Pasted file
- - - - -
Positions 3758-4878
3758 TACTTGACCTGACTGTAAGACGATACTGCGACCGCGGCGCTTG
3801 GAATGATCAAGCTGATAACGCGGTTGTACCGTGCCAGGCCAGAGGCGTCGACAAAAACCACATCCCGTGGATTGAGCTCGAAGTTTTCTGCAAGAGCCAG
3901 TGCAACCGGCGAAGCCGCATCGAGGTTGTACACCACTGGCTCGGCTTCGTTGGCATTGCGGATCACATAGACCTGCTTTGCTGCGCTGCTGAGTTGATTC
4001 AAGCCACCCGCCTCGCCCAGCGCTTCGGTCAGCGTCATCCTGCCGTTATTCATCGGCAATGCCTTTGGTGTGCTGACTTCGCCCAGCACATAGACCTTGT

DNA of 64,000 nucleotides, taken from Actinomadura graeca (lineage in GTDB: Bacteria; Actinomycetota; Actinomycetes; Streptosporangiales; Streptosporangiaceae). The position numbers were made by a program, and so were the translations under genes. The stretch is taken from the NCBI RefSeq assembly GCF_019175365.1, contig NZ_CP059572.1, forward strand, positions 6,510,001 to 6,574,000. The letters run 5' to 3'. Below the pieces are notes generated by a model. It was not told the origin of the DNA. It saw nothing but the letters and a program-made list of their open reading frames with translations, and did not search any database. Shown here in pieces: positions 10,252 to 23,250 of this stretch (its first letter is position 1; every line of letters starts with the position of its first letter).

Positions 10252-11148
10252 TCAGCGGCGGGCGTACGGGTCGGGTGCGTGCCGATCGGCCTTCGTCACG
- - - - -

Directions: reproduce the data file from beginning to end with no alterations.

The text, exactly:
Positions 3758-4878
3758 TACTTGACCTGACTGTAAGACGATACTGCGACCGCGGCGCTTG
3801 GAATGATCAAGCTGATAACGCGGTTGTACCGTGCCAGGCCAGAGGCGTCGACAAAAACCACATCCCGTGGATTGAGCTCGAAGTTTTCTGCAAGAGCCAG
3901 TGCAACCGGCGAAGCCGCATCGAGGTTGTACACCACTGGCTCGGCTTCGTTGGCATTGCGGATCACATAGACCTGCTTTGCTGCGCTGCTGAGTTGATTC
4001 AAGCCACCCGCCTCGCCCAGCGCTTCGGTCAGCGTCATCCTGCCGTTATTCATCGGCAATGCCTTTGGTGTGCTGACTTCGCCCAGCACATAGACCTTGT

DNA of 64,000 nucleotides, taken from Actinomadura graeca (lineage in GTDB: Bacteria; Actinomycetota; Actinomycetes; Streptosporangiales; Streptosporangiaceae). The position numbers were made by a program, and so were the translations under genes. The stretch is taken from the NCBI RefSeq assembly GCF_019175365.1, contig NZ_CP059572.1, forward strand, positions 6,510,001 to 6,574,000. The letters run 5' to 3'. Below the pieces are notes generated by a model. It was not told the origin of the DNA. It saw nothing but the letters and a program-made list of their open reading frames with translations, and did not search any database. Shown here in pieces: positions 10,252 to 23,250 of this stretch (its first letter is position 1; every line of letters starts with the position of its first letter).

Positions 10252-11148
10252 TCAGCGGCGGGCGTACGGGTCGGGTGCGTGCCGATCGGCCTTCGTCACG